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Michael Moore [00:00:14] Hello. This is Rumble with Michael Moore. I’m Michael Moore. Welcome, everyone. So much going on right now. So much to dive into. But I’m going to make this one today a little personal. Before we get into that, I want to talk about something I saw in the news yesterday just to lead us off here. So we have, on the National Mall in Washington, D.C., we have a number of memorials. There is the Lincoln Memorial. There’s the Washington Monument. There’s the Vietnam Memorial, the World War II memorial. There’s the Martin Luther King Memorial, the FDR Memorial — you get the gist, right? And there’s this Korean War memorial that got put up after the Vietnam Memorial because people were like, “Hey, what about Korea?” And then people were like, “Yeah, what about Korea?” I mean, it was a three year war we were in. Let’s see ’50, ’51, ’52 oh it’s about more than three years. But nobody really knows or remembers what that was about or what the point was. I mean, here we were, just a little over four years after the end of the World War II, and we were in another war. What must that have felt like? World War II took so much out of everybody — certainly if you lived in Europe. But, you know, here in this country, we were in the war from the end of ’41 till the summer of ’45. Now, all of a sudden, in June of 1950, we’re in something called the Korean War because the communists from North Korea, with the help of the Chinese, were invading — they wanted the whole Korean Peninsula to be one way, and preferably they wanted the communist way. And we didn’t want that. And so we went to war with them. And in the end, it was a stalemate, and nobody won the war. A line was drawn. Top half was North Korea, the bottom half of South Korea. Both were dictatorships. We supported the dictatorship of the South. And why? I don’t know. I don’t know. What I do know is the beginning of a number of wars after World War II, where we essentially did not bomb, kill, invade people who were white. So from the last few months of World War II, where we were fighting the Japanese, then less than five years later, we’re fighting the Koreans, and then a whole bunch of little things after that, going into the Dominican Republic and of course, eventually Vietnam. But what was interesting about this report is that what they’ve done is now they’ve expanded the Korean War Memorial in Washington, D.C., and they’ve added a wall not too dissimilar from the Vietnam War Memorial Wall. Where in, with Vietnam, they list all the names of American troops who died in Vietnam. And they have to keep adding names because people are still dying from Agent Orange, other ailments caused by the war. But it’s up around 59,000+ on the Vietnam Memorial Wall. Now, they’ve done the same thing with the Korean Memorial — they put all the names of the American dead, but not just the American dead, they’ve put the names of the Koreans who fought with Americans. They’ve got their names on this wall. And this new memorial is paid for entirely by the South Korean government. As, what they said, as a way to thank the American people for the sacrifice they made. But, well, while I thought that was a good idea in terms of acknowledging the Korean dead, if we really were against war, all of us, we’d want to put the names up of all the dead regardless of what side you’re on — especially when it’s a war that is just a crazy war. A war that merely makes no sense. I would put World War I as one of those wars, certainly Vietnam — wars that have nothing to do with our self-defense. In other words, nobody is picking up a gun to defend my life, your life, their life. I’m talking about wars where we travel hundreds if not thousands of miles because they have something we want. And we use to try to give a fake reason like, oh, it’s because they’re communists or, you know, they’re Muslim terrorists or whatever we would come up with. And so the American people get snookered into these wars that have nothing to do with the safety and the preservation of this country. But what would it look like if the Vietnam War Memorial had the name of all the date of Southeast Asia — Vietnam, Cambodia, Laos, all the people we killed? What would that wall look like? I mean, if you’ve been to this very powerful Vietnam War memorial with its nearly 60,000 names, it’s… wow. What would a wall with 4 million look like? 4 million dead in these Southeast Asian countries from the time of our involvement. Maybe you should put the — the French were conducting the war before us, maybe put the people up there that they killed. What a statement against war, wouldn’t that be? If the wall had to go for a mile. Or a square mile. Name after name after name of the human beings who are killed — for what reason? No Vietnamese ever attacked us, ever killed one of us here where we’re living, didn’t try to undo or destroy our country. Someday, maybe. Maybe when we reach a point where we oppose all war, all forms of violence, using weapons to kill other human beings. We eradicate it in the same way we decided to eradicate smallpox, or the plague. What if we took the same attitude? It’d be pretty powerful, wouldn’t it? Maybe. Someday.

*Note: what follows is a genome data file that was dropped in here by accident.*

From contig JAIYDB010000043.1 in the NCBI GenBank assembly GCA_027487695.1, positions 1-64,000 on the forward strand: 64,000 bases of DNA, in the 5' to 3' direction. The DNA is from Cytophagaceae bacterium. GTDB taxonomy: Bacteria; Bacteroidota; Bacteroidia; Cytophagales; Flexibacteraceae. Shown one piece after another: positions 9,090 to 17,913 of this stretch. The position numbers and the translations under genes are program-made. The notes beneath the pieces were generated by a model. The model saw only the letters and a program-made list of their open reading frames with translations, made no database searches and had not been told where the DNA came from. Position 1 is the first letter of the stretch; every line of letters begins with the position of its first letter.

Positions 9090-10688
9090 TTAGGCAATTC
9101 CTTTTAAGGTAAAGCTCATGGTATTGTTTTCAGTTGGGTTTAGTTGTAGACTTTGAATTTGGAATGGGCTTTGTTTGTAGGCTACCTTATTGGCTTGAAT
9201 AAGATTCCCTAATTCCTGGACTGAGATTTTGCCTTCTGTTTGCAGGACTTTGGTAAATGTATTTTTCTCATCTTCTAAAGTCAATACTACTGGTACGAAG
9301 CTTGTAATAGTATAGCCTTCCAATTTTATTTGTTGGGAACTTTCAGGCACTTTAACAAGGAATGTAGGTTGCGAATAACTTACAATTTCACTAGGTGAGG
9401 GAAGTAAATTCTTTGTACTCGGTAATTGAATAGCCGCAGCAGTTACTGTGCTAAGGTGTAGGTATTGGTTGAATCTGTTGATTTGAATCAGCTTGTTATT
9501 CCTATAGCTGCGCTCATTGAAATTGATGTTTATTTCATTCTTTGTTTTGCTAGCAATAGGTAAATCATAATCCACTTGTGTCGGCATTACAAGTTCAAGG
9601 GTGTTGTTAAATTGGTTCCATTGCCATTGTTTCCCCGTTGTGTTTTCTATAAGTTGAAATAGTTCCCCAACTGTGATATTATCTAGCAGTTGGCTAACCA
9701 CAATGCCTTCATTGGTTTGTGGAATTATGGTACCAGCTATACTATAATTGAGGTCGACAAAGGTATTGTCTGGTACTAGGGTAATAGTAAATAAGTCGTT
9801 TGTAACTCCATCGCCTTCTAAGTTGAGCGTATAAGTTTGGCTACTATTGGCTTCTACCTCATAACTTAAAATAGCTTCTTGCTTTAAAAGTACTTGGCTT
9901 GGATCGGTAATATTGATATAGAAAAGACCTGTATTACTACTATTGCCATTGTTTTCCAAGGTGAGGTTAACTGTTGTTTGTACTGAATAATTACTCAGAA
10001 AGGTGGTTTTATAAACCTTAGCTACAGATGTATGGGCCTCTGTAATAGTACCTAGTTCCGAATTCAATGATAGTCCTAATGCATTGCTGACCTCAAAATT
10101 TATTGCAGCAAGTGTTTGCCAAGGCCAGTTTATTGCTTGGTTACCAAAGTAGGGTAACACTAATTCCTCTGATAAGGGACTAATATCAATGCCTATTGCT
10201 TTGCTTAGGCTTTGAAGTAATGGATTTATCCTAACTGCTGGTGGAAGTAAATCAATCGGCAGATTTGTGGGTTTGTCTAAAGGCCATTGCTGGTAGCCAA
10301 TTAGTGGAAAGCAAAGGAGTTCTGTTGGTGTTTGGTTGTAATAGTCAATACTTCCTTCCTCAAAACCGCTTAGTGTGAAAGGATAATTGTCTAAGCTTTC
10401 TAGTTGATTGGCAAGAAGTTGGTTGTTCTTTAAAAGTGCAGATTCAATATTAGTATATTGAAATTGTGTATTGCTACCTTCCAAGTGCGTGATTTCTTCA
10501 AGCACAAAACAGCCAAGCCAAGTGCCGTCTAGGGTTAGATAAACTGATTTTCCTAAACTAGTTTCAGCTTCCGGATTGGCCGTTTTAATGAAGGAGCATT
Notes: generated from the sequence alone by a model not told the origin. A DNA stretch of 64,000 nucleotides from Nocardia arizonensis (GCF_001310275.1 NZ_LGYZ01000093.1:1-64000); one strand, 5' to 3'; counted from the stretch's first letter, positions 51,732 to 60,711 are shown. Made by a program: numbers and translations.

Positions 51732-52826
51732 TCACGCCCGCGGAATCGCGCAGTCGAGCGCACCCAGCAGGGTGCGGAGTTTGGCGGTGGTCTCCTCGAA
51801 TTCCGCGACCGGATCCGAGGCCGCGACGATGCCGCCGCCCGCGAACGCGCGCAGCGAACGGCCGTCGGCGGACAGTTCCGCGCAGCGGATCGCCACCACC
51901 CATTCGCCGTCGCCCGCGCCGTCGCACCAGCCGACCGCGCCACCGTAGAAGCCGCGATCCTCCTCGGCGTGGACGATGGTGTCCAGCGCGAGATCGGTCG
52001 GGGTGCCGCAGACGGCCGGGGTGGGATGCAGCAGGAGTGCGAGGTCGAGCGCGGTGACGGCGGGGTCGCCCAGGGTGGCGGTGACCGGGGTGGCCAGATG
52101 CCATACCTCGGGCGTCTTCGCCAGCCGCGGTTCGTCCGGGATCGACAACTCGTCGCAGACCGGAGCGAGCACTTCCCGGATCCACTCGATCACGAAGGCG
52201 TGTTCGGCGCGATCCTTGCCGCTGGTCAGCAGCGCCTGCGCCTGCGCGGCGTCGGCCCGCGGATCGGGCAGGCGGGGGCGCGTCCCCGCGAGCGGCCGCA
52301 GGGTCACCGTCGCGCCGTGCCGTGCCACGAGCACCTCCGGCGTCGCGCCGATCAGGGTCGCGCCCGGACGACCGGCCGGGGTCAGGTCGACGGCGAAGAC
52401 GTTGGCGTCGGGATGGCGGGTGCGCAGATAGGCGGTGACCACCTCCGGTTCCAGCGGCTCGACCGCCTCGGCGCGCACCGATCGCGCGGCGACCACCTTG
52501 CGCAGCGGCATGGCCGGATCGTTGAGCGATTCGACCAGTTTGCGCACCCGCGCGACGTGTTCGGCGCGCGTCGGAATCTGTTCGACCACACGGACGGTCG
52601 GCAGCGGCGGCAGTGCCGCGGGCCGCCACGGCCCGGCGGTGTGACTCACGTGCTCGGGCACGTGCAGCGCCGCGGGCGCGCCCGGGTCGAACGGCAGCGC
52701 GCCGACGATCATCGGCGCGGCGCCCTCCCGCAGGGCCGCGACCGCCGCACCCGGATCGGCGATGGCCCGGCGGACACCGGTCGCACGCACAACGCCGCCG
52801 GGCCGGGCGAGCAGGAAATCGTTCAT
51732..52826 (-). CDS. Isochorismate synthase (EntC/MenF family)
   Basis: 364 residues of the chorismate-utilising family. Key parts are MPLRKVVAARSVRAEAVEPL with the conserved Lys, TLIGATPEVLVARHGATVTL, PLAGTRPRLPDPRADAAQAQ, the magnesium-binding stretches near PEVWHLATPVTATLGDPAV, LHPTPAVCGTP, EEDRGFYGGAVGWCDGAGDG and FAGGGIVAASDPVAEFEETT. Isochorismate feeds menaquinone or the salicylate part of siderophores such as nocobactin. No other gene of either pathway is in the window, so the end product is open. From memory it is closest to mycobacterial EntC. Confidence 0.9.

Michael Moore [00:07:35] Before we get going here on what I want to share with you, I want to thank our underwriters for today’s episode. I’d like to thank our longtime supporter and underwriter, Stamps.com. For over 20 years, millions of people have relied on Stamps.com to save them time and money by making shipping and mailing quick and easy and cost effective. And of course, my crew and I are no exception. We use Stamps.com on all our film productions because we are traveling, we are moving fast, we are on the run and it’s very convenient. Stamps.com gives all of us access to all the U.S. Postal Service services and also UPS — all their shipping services. And you can do it right from your computer. All you need is your regular computer and your printer. No special supplies are needed, no equipment. You’re up and running in minutes and you’re printing off official postage for any letter, any package, anywhere you want to send it in the world. And you can get discounts that you can’t find anywhere else, up to 30% off from the Postal Service and 86% off from UPS. So stop wasting your time and start saving your money when you use Stamps.com to mail and ship. Sign up with a promo code: MOORE, for a special offer that includes a four week trial, plus free postage, and a digital scale. No long term commitments or contracts or any of that stuff. Just go to Stamps.com, click the microphone, the little microphone that’s at the top of the page, and enter the code: MOORE, and you are all set to be part of Stamps.com, and it’s a wonderful way to thank them for supporting my voice and the work that we do.